Tuesday, August 4, 2009

The Drum Major Instinct

Excerpts from a sermon by Rev Dr. Martin Luther King Jr, spoken at the Ebenezer Baptist Church, Atlanta, Georgia on February 4, 1968

Let us see that we all have the drum major instinct. We all want to be important, to surpass others, to achieve distinction, to lead the parade. Alfred Adler, the great psychoanalyst, contends that this is the dominant impulse. Sigmund Freud used to contend that sex was the dominant impulse, and Adler came with a new argument saying that this quest for recognition, this desire for attention, this desire for distinction is the basic impulse, the basic drive of human life, this drum major instinct.

We begin early to ask life to put us first. Our first cry as a baby is a bid for attention. And all through childhood the drum major impulse or instinct is a major obsession. Children ask life to grant them first place. They are a little bundle of ego. And they innately have the drum major impulse or instinct inside them.

Now in adult life, we still have it, and we really never get by it. We like to do something good, and we like to be praised for it. Everybody likes it, as a matter of fact. And somehow this warm glow we feel when we are praised or when our name is in print is like the vitamin A to our ego.

There comes a time that the drum major instinct can become destructive. And that's where I want to move now. I want to move to the point of saying that if this instinct is not harnessed, it becomes a very dangerous, pernicious instinct. For instance, if it isn’t harnessed, it causes one's personality to become distorted. If it isn't harnessed, you will end up day in and day out trying to deal with your ego problem by boasting.

And then the final great tragedy of the distorted personality is the fact that when one fails to harness this instinct, he ends up trying to push others down in order to push himself up. And whenever you do that, you engage in some of the most vicious activities. You will spread evil, vicious, lying gossip on people, because you are trying to pull them down in order to push yourself up. And the great issue of life is to harness the drum major instinct.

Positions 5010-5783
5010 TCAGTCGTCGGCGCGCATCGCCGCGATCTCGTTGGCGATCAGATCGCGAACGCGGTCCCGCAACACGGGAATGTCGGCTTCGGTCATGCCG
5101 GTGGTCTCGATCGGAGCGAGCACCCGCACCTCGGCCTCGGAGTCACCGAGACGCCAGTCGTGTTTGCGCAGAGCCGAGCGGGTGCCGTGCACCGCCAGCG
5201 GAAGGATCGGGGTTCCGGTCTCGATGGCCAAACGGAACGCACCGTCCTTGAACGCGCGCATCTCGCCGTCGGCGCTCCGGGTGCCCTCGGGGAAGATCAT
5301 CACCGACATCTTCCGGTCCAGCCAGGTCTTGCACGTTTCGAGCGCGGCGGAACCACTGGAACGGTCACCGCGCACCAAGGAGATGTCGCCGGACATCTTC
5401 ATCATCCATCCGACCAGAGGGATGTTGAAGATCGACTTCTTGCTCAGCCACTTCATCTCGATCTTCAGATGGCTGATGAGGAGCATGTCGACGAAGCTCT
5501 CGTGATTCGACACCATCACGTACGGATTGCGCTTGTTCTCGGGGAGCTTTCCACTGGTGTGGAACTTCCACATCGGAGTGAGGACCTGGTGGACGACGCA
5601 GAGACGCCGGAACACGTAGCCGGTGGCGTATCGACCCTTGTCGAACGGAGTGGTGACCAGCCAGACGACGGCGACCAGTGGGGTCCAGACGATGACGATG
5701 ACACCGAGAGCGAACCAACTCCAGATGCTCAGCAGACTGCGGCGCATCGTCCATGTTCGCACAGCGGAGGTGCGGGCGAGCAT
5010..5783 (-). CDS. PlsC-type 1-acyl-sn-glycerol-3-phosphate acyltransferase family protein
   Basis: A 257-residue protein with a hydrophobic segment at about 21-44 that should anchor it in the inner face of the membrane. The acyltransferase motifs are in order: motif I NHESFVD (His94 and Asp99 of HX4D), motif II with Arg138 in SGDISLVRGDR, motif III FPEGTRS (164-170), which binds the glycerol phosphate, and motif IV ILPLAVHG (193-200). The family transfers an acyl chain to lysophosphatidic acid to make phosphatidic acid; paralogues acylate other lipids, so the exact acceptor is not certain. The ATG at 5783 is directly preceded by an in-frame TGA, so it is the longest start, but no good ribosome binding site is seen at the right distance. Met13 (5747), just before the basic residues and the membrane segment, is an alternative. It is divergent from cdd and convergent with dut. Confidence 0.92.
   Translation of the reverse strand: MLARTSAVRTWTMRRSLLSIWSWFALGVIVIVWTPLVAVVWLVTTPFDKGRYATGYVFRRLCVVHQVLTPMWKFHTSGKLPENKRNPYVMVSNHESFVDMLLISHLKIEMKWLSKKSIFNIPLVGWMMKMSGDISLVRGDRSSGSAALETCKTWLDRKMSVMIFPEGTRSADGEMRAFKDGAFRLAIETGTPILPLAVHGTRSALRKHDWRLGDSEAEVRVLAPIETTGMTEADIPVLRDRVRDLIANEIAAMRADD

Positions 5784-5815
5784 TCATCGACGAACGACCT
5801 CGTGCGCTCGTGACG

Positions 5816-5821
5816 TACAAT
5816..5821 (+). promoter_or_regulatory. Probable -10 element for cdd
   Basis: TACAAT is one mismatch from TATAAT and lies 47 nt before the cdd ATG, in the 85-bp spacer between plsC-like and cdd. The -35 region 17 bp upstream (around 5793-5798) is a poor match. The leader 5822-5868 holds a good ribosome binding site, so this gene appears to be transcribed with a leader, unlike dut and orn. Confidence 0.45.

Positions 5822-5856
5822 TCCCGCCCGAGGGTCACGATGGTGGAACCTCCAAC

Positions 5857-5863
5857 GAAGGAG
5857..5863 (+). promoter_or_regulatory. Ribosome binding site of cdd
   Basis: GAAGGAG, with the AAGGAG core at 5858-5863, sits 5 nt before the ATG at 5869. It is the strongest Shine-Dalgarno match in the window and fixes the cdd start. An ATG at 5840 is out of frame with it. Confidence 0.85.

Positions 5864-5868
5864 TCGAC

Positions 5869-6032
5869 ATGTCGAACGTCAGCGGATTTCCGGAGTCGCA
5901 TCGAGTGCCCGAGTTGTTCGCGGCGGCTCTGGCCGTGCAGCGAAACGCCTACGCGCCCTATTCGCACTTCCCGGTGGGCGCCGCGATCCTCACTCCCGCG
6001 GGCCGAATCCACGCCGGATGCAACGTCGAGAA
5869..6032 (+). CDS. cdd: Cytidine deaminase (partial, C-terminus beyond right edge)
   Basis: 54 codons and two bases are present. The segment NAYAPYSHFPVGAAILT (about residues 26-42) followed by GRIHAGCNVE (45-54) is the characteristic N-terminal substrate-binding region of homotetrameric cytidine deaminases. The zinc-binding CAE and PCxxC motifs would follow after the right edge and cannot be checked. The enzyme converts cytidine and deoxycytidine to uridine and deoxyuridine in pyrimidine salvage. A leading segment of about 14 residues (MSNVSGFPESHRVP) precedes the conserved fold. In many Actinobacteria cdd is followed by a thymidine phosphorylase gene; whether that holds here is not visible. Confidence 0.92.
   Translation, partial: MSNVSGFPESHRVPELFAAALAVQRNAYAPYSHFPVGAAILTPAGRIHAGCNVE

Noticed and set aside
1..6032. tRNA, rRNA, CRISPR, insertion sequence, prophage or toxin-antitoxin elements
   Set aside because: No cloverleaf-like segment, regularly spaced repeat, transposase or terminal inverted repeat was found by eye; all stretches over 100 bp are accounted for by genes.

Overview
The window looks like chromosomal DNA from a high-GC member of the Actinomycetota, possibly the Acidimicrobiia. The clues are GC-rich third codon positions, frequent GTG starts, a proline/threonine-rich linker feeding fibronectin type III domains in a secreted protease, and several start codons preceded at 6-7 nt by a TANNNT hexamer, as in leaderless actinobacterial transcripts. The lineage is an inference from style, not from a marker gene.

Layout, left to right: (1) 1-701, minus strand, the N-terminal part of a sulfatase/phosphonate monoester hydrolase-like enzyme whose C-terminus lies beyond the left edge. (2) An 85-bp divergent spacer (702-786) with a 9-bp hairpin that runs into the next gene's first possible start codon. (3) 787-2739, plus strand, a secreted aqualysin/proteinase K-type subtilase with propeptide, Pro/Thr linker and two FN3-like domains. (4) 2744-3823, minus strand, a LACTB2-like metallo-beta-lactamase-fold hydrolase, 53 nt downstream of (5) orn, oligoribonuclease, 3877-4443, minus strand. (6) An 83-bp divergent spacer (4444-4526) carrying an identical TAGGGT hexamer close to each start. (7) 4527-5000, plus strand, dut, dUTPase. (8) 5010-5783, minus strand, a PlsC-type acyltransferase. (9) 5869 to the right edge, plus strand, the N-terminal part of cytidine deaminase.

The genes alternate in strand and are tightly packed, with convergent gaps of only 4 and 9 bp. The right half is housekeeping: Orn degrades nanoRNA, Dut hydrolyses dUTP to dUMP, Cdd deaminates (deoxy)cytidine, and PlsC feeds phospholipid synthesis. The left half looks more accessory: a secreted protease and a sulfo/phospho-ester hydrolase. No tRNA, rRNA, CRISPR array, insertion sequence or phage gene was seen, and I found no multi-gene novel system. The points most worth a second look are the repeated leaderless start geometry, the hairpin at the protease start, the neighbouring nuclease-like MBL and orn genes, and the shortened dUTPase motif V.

The drum major instinct can lead to exclusivity in one's thinking and can lead one to feel that because he has some training, he's a little better than the person who doesn't have it. Or because he has some economic security, that he's a little better than the person who doesn't have it. And that's the uncontrolled, perverted use of the drum major instinct.

But that isn't what Jesus did; he did something altogether different. He said in substance, "Oh, I see, you want to be first. You want to be great. You want to be important. You want to be significant. Well, you ought to be. If you're going to be my disciple, you must be." But he reordered priorities. And he said, "Yes, don't give up this instinct. It's a good instinct if you use it right. It's a good instinct if you don't distort it and pervert it. Don't give it up. Keep feeling the need for being important. Keep feeling the need for being first. But I want you to be first in love. I want you to be first in moral excellence. I want you to be first in generosity. That is what I want you to do."

And so Jesus gave us a new norm of greatness. If you want to be important—wonderful. If you want to be recognized—wonderful. If you want to be great—wonderful. But recognize that he who is greatest among you shall be your servant. That's a new definition of greatness.

What I like about this perspective is that under this definition of greatness, everybody can be great because everybody can serve. You don't have to have a college degree to serve. You don't have to make your subject and your verb agree to serve. You don't have to know about Plato and Aristotle to serve. You don't have to know Einstein's theory of relativity to serve. You don't have to know the second theory of thermodynamics in physics to serve. You only need a heart full of grace, a soul generated by love. And you can be that servant.

1 comment:

  1. "The spiritual knowledge acquired by the sannyasis and the eightfold perfections achieved by the mystics are all within easy reach of the transcendentalist.

    "Therefore, the transcendentalist does not desire to achieve any profit, adoration, or distinction. He desires no gain whatever, except to be engaged in the transcendental service of Godhead -- because simply by such service, he gains all. Once one achieves the supreme gain, which encompasses all other gains, what is there still to be achieved?"

    MoG 2: Karma-yoga